Fast, Fair and Festivals of India Fast, Fair and Festivals of India
Celebrated in : All over India
Also known as : Vijayadashmi
Religion : Hindu
In the month of : October - November
Dussehra means the Tenth Day, being the 10th day of the bright half of Ashvin. This day is also known as Vijayadashmi, or Victory Tenth, because of the Victory of Rama over Ravana.
In North India it is Ram Lila and consists of plays, recitations and music that recall the life of the legendary hero, Ram. In Delhi, many amateur troupes perform plays based on this epic story. On the tenth day, an elaborate procession leads to the Ram Lila grounds where immense cracker-stuffed effigies of the demon Ravana and his brother and son explode to the cheers of thousands of spectators. In Kulu, the celebrations have a different flavor. Against the backdrop of snow-covered mountains, villages dressed in their colorful best, assemble to form procession of local deities while pipes and drums make music. Dussehra
In Mysore, it is celeberated with a pomp and pageantry reminiscent of medieval times. In Bengal and other parts of eastern India, Dussehra is celebrated as Durga Puja. Devotees wear new clothes and entertain with music, dance and drama. On the last day, images of the warrior goddess are taken out in procession immersed in a river or the sea. In the south, the festival is celebrated as Navaratri. Dolls and trinkets are artistically arranged in tiers by young girls. Friends and relatives visit each other's homes to exchange greetings.
Ram's Victory over Ravan
On this day in the Treta Yug , Ram (7th incarnation of Vishnu), killed the great demon Ravan who had abducted Ram's wife Sita to his kingdom of Lanka. Ram, along, with his brother Lakshman follower Hanuman, and an army of monkeys fought a great battle to rescue his lovely wife Sita. The war against Ravan lasted for ten days and the story of is recounted with affection and love in the great epic Ramayana.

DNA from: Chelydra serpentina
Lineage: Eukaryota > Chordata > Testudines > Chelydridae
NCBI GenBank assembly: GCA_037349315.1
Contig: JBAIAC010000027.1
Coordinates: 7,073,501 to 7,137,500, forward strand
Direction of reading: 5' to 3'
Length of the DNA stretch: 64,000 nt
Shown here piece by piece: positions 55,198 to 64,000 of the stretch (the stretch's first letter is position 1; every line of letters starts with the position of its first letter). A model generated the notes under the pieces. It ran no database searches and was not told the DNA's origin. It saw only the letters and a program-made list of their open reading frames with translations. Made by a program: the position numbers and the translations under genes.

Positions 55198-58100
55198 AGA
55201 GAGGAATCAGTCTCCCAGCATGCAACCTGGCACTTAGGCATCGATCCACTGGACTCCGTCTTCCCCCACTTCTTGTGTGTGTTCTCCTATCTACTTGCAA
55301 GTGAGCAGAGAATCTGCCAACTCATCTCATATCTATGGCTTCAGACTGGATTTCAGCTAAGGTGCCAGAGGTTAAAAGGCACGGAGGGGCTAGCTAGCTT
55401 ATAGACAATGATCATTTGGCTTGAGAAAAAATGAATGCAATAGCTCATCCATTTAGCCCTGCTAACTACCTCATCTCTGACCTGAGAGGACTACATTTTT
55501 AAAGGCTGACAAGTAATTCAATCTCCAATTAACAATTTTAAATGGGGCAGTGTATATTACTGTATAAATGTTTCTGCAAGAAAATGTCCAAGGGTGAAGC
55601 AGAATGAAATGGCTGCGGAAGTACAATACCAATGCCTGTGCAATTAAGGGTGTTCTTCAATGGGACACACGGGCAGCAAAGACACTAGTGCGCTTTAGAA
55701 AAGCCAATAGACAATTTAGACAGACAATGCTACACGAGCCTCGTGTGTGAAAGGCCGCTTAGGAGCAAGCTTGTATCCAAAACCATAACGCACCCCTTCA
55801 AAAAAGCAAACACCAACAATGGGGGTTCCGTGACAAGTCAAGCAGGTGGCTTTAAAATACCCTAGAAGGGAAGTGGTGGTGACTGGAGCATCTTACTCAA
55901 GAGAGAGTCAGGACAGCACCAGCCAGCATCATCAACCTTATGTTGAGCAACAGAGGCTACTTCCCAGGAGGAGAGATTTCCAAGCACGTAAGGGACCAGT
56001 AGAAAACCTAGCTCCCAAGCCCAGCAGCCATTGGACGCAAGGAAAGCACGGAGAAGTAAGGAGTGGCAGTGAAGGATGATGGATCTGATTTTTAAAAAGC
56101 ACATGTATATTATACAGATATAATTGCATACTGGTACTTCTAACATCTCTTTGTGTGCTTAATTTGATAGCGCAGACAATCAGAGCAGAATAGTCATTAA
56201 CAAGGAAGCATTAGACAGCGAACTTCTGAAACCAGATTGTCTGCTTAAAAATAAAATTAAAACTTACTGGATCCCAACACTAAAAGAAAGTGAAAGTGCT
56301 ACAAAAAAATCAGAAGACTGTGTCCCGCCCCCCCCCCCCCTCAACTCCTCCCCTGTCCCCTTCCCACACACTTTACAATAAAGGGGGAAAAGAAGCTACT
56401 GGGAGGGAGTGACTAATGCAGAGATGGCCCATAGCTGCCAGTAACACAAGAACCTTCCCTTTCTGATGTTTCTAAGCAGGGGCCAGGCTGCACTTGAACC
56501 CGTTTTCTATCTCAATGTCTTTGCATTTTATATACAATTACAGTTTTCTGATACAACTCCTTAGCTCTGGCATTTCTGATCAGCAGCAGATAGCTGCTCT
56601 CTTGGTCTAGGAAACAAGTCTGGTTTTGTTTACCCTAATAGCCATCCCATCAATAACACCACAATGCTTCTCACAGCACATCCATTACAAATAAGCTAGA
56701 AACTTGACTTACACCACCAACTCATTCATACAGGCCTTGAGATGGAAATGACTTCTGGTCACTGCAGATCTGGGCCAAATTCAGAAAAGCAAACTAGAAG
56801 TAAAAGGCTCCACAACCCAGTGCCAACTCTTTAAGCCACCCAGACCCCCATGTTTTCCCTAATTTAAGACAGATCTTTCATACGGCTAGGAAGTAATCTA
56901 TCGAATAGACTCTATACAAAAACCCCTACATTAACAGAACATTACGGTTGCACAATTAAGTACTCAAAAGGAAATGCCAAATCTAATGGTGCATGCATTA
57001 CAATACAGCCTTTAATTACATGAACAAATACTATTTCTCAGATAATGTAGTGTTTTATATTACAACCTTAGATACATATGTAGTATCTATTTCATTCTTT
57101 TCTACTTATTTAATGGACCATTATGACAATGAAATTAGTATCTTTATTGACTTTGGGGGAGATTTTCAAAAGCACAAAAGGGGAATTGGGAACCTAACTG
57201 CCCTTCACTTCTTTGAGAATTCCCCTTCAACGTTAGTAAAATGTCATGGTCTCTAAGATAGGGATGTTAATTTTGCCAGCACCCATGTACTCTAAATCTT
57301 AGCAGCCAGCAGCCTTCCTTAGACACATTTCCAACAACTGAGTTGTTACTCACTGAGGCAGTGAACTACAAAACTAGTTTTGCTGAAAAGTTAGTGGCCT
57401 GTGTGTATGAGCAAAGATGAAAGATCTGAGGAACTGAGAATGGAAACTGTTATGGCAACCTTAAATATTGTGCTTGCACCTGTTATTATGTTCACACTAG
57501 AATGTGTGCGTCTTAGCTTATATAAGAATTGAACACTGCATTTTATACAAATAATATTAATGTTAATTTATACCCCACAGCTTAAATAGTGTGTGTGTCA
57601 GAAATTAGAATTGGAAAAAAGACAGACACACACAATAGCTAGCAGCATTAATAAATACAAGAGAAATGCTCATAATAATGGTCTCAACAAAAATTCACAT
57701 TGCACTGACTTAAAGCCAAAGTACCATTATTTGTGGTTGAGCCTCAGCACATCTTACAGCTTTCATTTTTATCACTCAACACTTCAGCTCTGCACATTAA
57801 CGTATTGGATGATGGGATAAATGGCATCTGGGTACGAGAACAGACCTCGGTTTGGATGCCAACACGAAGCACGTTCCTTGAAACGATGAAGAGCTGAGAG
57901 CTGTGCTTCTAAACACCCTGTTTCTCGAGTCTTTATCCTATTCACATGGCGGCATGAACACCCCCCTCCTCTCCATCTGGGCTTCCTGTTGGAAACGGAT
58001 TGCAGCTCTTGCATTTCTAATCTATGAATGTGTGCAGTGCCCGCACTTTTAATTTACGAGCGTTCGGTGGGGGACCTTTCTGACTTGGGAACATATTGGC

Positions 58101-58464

Kautsa's Gurudakshina
Kautsa, the young son of Devdatt, a Brahmin, was living in the city of Paithan. After learning under the guidance of the rishi Varatantu, he insisted on his guru accepting a present, or "gurudakshina". But the guru said, "Kautsa, to give 'dakshina' in return for the gift of wisdom is not proper. The disciple has become learned, this makes the guru happy, and this is the real gurudakshina."
Kautsa was not satisfied. He still felt it was his duty to give his guru something. Finally the guru said, "Alright, you insist on giving me dakshina, so give me 14 crore gold coins, one crore for each of the 14 sciences I have taught you."
Kautsa went to king Raghu. Raghuraja was an ancestor of Rama, famous for his generosity. But just at that time he had emptied all his coffers on the Brahmins, after performing the Vishvajit sacrifice. He asked Kautsa to give him three days' time. He immediately left to get the gold coins from Indra. Indra summoned Kuber, the god of wealth. Indra told Kuber, "Make a rain of gold coins fall on the "shanu" and "apati" trees round Raghuraja's city of Ayodhya."
The rain of coins began to fall. King Raghu gave all the coins to Kautsa, and Kautsa hastened to offer the coins to Varatantu Rishi. But the guru had asked only 14 crores, so he gave the rest to Kautsa. But Kautsa was not interested in money. In those days honour was considered more valuable than wealth. He asked the king to take the remaining coins back. But the king would not. Finally Kautsa lavishly distributed the coins to the people of Ayodhya city. This happened on the day of Dussehra. In remembrance of this event the custom is kept of looting the leaves of the "apati" trees, and people present each other these leaves as "sone" (gold).
War and Peace
In ancient times kings used the feast of Dussehra to cross the frontier and fight against their neighbouring kingdoms. This border crossing is known as "simollanghan". Dussehra marked the beginning of the war season.
This was also the day to worship the weapons. According to legend, Pandav went to dwell in the forest. On the way he hid his weapons in the hole of a "shami" tree. After one year he returned from the forest and on Dussehra day he took again his weapons and worshipped the shami tree and the weapons. Hence the custom of worshipping weapons on this feast.